St Antony made a visitation of his monks a little before his death, which he foretold, but no tears could move him to die among them. It appears from St Athanasius that the Christians had begun to imitate the pagan custom of embalming the bodies of the dead, an abuse which Antony had often condemned as proceeding from vanity and sometimes superstition. He gave orders that he should be buried in the earth beside his mountain cell by his two disciples, Macarius and Amathas. Hastening back to his solitude on Mount Kolzim near the Red Sea, he some time after fell ill whereupon he repeated to these disciples his orders that they should bury his body secretly in that place, adding, “In the day of the resurrection I shall receive it incorruptible from the hand of Christ”.

He ordered them to give one of his sheep-skins, with the cloak upon which he lay, to the bishop Athanasius, as a public testimony of his being united in faith and communion with that holy prelate to give his other sheep-skin to the bishop Serapion and to keep for themselves his sackcloth. “Farewell, my children. Antony is departing, and will no longer be with you.” At these words they embraced him, and he, stretching out his feet, without any other sign, calmly ceased to breathe.
     His death occurred in the year 356, probably on January 17, on which day the most ancient martyr­ologies commemorate him. He was one hundred and five years old. From his youth to that extreme old age he always maintained the same fervour and austerity yet he lived without sickness, his sight was not impaired, his teeth were only worn, not one was lost or loosened. The two disciples interred him ac­cording to his directions. About the year 561 his remains are supposed to have been discovered and translated to Alexandria, thence to Constantinople, and eventually to Vienne, in France. The Bollandists print an account of many miracles wrought by his intercession, particularly of those connected with the epidemic called St Antony’s Fire, which raged violently in many parts of Europe in the eleventh century about the time of the translation of his reputed relics thither.

In art St Antony is constantly represented with a tau-shaped crutch or cross, a little bell, a pig, and sometimes a book. The crutch, in this peculiarly Egyptian T-shaped form of the cross, may be simply an indication of the saint’s great age and abbatial authority, or it may very possibly have reference to his constant use of the sign of the cross, in his conflict with evil spirits. The pig, no doubt, in its origin, denoted the Devil, but in the course of the twelfth century it acquired a new significance owing to the popularity of the Hospital Brothers of St Antony, founded at Clermont in 1096. Their works of charity endeared them to the people, and they obtained in many places the privilege of feeding their swine gratuitously upon the acorns and beech mast in the woods. For this purpose a bell was attached to the neck of one or more sows in a herd of pigs, or possibly their custodians an­nounced their coming by ringing a bell. In any case, it seems that the bell became associated with the members of the order, and in that way developed into an attri­bute of their eponymous patron. The book, no doubt, has reference to the book of nature which compensated the saint for the lack of any other reading.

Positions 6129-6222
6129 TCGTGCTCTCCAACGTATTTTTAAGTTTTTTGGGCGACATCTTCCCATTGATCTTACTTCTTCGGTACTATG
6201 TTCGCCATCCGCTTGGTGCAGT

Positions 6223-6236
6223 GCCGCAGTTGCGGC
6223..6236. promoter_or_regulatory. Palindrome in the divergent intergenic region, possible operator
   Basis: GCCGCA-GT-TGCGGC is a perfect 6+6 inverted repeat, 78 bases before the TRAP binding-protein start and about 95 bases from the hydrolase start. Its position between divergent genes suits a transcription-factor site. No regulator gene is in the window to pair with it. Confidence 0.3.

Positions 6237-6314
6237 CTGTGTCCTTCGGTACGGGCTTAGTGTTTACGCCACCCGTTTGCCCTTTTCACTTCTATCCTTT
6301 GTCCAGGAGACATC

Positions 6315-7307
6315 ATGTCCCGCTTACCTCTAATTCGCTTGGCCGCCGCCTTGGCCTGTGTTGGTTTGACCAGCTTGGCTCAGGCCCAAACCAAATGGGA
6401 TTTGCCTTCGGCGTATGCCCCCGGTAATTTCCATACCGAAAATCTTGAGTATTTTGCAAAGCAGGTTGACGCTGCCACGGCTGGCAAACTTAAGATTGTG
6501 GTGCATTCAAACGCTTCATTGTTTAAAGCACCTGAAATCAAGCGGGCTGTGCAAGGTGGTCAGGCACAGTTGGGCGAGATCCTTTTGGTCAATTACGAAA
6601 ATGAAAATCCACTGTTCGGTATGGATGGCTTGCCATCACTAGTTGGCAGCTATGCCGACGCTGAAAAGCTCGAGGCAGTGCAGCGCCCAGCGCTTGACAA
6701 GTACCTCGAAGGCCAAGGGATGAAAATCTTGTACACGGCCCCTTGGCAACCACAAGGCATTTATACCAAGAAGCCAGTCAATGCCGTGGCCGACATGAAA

We also some­times find flames indicated, which are typical of the disease, St Antony’s Fire, against which the saint was specially invoked.*[
*Called also the “burning sickness”, “hell fire” or “sacred fire”. It was later identified with erysipelas (called in Welsh y fendigaid, “the blessed”) but it appears originally to have been a far more virulent and contagious disorder, caused probably by the consumption of flour made from grain damaged by ergot.]